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The eminent critic and philosopher George Steiner reminds us in Real Presences that a certain courtesy is necessary when treating a work of art, and a piece of literature in particular. Steiner insists on the word “courtesy” because, he maintains, we are dealing with a being, an author, a “real presence” behind the curtain of syntax: “The arts are most wonderfully rooted in substance, in the human body, in stone, in pigment, in the twanging of gut or the weight of wind on reeds. All good art and literature begin in immanence. But they do not stop there. Which is to say, very plainly, that it is the enterprise and privilege of the aesthetic to quicken into lit presence the continuum between temporality and eternity, between matter and spirit, between man and „the other‟” (227). In a very real sense, the work of art exhibits living qualities that must be treated as such, qualities that demand a level of care and respect similar to what we would extend to a fellow human being. Steiner would protect the story from the reader‟s intrusion. “There are a growing number of us who have become acutely aware that Jesus‟s story has been hijacked by a number of other stories,” writes Rob Bell in his new book, Love Wins (page 1). Perhaps his most important sentence occurs on this first page. Throughout the book, Bell repeatedly returns to the metaphor of stories. Scripture, in Bell‟s estimation, is an elaborate anthology of stories that unfold with all the verve, complexity, and ambiguity of our daily lives. Hence Bell‟s dogmatically un-dogmatic approach to his source material. In his scheme, the story, the journey, the narrative takes priority over critical considerations. From this standpoint, the second most important section of the book reads as follows: “it‟s important that we be honest about the fact that some stories are better than others. Telling a story in which billions of people spend forever somewhere in the universe trapped in a black hole of endless torment and misery with no way out isn‟t a very good story” (110). Conversely, “everybody enjoying God‟s good world together with no disgrace or shame, justice being served, and all the wrongs being made right is a better story” (111). Love Wins met with controversy before it even hit shelves thanks in no small part to a brilliantly provocative promotional video featuring Bell doing what he does best: asking open-ended questions. This time, however, said questions bore directly on the eternal fate of humanity. The book‟s subtitle is A Book About Heaven, Hell, and the Fate of Every Person Who Ever Lived. The initial response to the book was every bit as dramatic. Like Bell, the video is content with ambiguity, but in it, he tantalizes the viewer with the possibility that we as Christians may need to rethink our conceptions of hell, that hell, in fact, may not be the eternal destination of anyone. And so the blogosphere continues to swell along with the book‟s sales. Much of Rob Bell‟s literary output is characterized by a streamlined sensibility that is not so much pastoral, theological, or poetic, as corporate in consistency. His style is simultaneously provocative and disarming; sentences meander over the page in haphazard configurations, often terminating prematurely. Though the effect is clearly intended to be poetic, what often emerges is a faintly aphoristic admixture of abundant questions, vague conjectures, and sentence fragments: “It‟s as if we‟re currently trying to play the piano while wearing oven mitts” (61). “Right now, we‟re trying to embrace our lover, but we‟re wearing a hazmat suit” (ibid). It‟s tempting to speculate that the surfeit of questions is an attempt to inoculate the reader against any proposed solution. On conversion, he writes: “So is it what you say, or who you are, or what you do, or what you say you‟re going to do, or who your friends are, or
but I hope he is. Sharper than any double-edged sword. An apt question arises: is Bell‟s treatment of the stories under investigation legitimate? My concern is that Bell is frequently careless with the stories he chooses. So primitive and barbaric. I came across a telling comment from a Rob Bell advocate while perusing a blog that was critical of Love Wins: “I understand what you are saying here. in spite of all the conversing and exploration. it penetrates even to dividing soul and spirit. he is frequently guilty of putting them to a rather programmatic use. . and it‟s pretty close to what I have believed for a good portion of my life. At a certain point. Bell appears to ignore the theological implications of this system that reach their culmination in Christ‟s sacrifice (Heb 10: 9-12). humility and even surrender: “For the word of God is living and active. or better yet. I am put in mind of John‟s somber warning in Revelation 22: “I warn everyone who hears the words of the prophecy of this scroll: If anyone adds anything to them. Indeed. however. truth must supplant the analogy. Rob Bell continually refuses to grant the text the courtesy of speaking for itself and frequently chooses to leave things open-ended that are fiercely final. a certain manner. it seems. stories demand adequate readers. I think he makes a grave error in representing the Levitical sacrificial system as little more than a historic curio : “Just the thought of such practices and rituals is repulsive. God will take away from that person any share in the tree of life and in the Holy City. The author behind the biblical text assumes an unprecedented authority. ignoring the authorial presence immanent within them. courtesy assumes reception.” This response happens to be emblematic of Bell‟s approach. is limited. There is no stronger argument for the primacy of the text nor is there a clearer breach of the partition between reader and author than here. A metaphor‟s life. God will add to that person the plagues described in this scroll. For instance. It doesn‟t even cross our minds to sacrifice animals” (123). At any rate. What we‟re left with is not so much a conclusion or any kind of final elaboration but a certain tone. The “real presence” behind Scripture demands more than courtesy and respect. and I can‟t find a clear transition in Love Wins. or whether you give birth to children” (15)? The gravity of the book‟s central issues elevates the material in Love Wins. Rob Bell‟s most compelling argument is the same argument made by his reader in the paragraph above: my version of the story makes me feel better and is therefore preferable.who you‟re married to. intended. assumes presence. Such outbursts indicate a resolute disregard of authorial intent in favor of contemporary sensibilities. is remarkably flexible if it becomes the end rather than the means. The same reticence characterizing the comment above characterizes the book. I hesitate to use a word as definitive as “viewpoint” or “conclusion” because Love Wins draws conclusions by default only. In spite of his narrative approach. I am mindful of Steiner‟s admonition. And if anyone takes words away from this scroll of prophecy. He may not be right. But I find Bell‟s vision of God and the future more compelling. Not to mention unnecessary. The story metaphor. joints and marrow. which are described in this scroll” (18-19). What we need is a story that is true. any scholar attempting to indict Homer on the basis of the mistreatment of a Cyclops would be met with incredulity. to placate readers who find certain severities or harsh proclamations unpalatable. it turns out. He demands reverence. it judges the thoughts and attitudes of the heart” (Heb 4:12).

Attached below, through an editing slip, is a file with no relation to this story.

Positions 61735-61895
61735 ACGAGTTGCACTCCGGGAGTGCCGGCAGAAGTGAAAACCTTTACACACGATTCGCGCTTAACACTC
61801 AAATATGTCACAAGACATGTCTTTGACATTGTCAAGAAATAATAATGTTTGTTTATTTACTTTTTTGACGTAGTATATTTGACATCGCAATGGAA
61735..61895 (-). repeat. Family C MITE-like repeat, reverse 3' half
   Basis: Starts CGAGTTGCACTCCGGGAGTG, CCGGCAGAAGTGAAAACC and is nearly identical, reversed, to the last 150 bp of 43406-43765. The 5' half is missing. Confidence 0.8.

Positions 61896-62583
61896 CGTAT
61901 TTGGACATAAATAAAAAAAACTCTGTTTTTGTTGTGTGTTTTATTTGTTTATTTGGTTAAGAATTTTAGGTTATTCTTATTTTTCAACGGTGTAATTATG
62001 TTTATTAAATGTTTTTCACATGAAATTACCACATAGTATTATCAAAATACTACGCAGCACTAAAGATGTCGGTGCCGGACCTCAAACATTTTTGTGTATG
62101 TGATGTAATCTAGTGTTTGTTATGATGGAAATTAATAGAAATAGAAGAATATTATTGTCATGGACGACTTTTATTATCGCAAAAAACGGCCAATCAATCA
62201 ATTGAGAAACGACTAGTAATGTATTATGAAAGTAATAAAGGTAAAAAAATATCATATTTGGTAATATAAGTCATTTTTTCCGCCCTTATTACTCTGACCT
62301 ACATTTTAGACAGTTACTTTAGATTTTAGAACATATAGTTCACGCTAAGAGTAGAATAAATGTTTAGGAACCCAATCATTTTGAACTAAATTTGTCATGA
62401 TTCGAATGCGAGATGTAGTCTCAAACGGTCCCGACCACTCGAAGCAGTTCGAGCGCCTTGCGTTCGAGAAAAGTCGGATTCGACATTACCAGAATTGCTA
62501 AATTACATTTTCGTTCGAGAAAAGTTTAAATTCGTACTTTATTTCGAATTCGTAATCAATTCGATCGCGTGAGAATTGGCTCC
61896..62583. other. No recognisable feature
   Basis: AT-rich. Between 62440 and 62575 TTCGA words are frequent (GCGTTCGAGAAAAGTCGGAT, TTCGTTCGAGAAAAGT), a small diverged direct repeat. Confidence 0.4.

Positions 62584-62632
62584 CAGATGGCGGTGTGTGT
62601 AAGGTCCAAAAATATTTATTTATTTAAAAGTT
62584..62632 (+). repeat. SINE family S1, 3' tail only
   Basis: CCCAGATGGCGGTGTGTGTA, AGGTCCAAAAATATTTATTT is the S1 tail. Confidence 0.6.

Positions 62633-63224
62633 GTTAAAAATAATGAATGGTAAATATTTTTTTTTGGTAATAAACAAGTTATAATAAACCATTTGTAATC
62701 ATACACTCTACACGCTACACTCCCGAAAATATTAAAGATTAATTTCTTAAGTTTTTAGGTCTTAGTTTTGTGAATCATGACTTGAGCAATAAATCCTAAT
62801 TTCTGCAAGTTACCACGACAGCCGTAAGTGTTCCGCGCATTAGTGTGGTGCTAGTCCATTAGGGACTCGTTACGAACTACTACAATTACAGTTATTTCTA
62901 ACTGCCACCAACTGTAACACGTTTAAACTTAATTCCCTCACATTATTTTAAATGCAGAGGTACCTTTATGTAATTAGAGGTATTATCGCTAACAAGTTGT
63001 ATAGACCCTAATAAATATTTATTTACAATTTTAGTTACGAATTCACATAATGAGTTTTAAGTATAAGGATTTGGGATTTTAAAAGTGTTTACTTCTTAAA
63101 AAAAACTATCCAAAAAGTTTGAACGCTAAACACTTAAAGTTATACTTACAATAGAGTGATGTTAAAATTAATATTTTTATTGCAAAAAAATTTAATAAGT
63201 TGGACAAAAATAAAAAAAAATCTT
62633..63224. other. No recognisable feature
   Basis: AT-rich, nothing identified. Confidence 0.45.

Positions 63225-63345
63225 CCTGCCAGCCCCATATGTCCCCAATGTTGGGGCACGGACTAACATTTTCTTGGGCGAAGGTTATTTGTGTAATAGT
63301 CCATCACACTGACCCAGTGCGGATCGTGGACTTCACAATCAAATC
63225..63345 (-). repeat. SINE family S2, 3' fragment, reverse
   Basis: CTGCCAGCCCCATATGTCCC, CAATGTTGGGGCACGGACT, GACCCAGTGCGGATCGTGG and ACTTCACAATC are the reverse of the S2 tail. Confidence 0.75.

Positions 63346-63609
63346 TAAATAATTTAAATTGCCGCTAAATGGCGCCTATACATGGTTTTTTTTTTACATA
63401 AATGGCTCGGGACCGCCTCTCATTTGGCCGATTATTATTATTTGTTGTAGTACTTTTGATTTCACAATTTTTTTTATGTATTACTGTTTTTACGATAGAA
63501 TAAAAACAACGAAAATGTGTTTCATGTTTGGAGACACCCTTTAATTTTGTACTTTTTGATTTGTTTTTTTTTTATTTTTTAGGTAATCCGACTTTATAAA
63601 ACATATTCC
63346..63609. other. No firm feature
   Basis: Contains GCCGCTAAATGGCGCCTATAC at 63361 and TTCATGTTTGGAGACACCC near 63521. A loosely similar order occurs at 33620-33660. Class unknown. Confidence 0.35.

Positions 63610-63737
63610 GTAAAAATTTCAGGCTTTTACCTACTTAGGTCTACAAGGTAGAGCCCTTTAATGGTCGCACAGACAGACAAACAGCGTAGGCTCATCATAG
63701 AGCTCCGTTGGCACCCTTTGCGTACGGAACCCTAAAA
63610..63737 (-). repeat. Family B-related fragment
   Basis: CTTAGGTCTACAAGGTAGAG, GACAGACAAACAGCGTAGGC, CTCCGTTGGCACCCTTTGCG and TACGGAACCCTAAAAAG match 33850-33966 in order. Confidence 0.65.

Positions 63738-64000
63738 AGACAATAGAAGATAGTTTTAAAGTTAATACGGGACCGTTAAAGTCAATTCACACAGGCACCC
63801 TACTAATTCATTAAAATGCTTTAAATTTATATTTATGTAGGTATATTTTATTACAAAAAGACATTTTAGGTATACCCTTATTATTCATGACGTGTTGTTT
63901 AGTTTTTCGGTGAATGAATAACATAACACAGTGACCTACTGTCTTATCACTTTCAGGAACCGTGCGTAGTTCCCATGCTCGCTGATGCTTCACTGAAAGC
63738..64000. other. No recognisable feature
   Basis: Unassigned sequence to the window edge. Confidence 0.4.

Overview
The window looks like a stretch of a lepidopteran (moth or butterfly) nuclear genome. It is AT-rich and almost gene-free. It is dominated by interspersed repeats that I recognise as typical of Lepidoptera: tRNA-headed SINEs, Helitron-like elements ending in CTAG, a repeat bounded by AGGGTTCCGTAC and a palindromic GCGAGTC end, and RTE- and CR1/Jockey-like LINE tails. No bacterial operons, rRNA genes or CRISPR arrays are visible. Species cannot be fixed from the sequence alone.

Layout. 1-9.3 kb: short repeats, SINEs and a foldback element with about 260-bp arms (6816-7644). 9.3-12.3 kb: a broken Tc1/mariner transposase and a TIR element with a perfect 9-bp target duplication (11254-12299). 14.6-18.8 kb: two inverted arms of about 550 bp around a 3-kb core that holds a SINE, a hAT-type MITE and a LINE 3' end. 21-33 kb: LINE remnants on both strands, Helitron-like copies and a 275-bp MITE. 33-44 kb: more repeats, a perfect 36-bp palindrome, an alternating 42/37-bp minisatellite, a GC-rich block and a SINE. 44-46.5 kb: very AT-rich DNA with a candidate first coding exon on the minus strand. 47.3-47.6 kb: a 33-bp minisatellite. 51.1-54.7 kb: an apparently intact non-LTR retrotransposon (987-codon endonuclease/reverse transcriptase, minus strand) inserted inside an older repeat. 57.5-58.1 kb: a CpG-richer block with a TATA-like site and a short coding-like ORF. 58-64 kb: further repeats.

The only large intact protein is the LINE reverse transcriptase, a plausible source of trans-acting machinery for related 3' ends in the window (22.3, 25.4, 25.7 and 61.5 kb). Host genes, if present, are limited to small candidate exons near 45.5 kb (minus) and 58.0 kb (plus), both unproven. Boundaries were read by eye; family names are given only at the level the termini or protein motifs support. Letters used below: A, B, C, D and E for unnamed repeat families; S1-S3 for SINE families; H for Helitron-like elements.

please see Paul Copan‟s Is God a Moral Monster? Making Sense of the Old Testament God (Michigan: Baker Books.For a thorough treatment of the Levitical sacrificial system and its historical and theological implications. 2011). .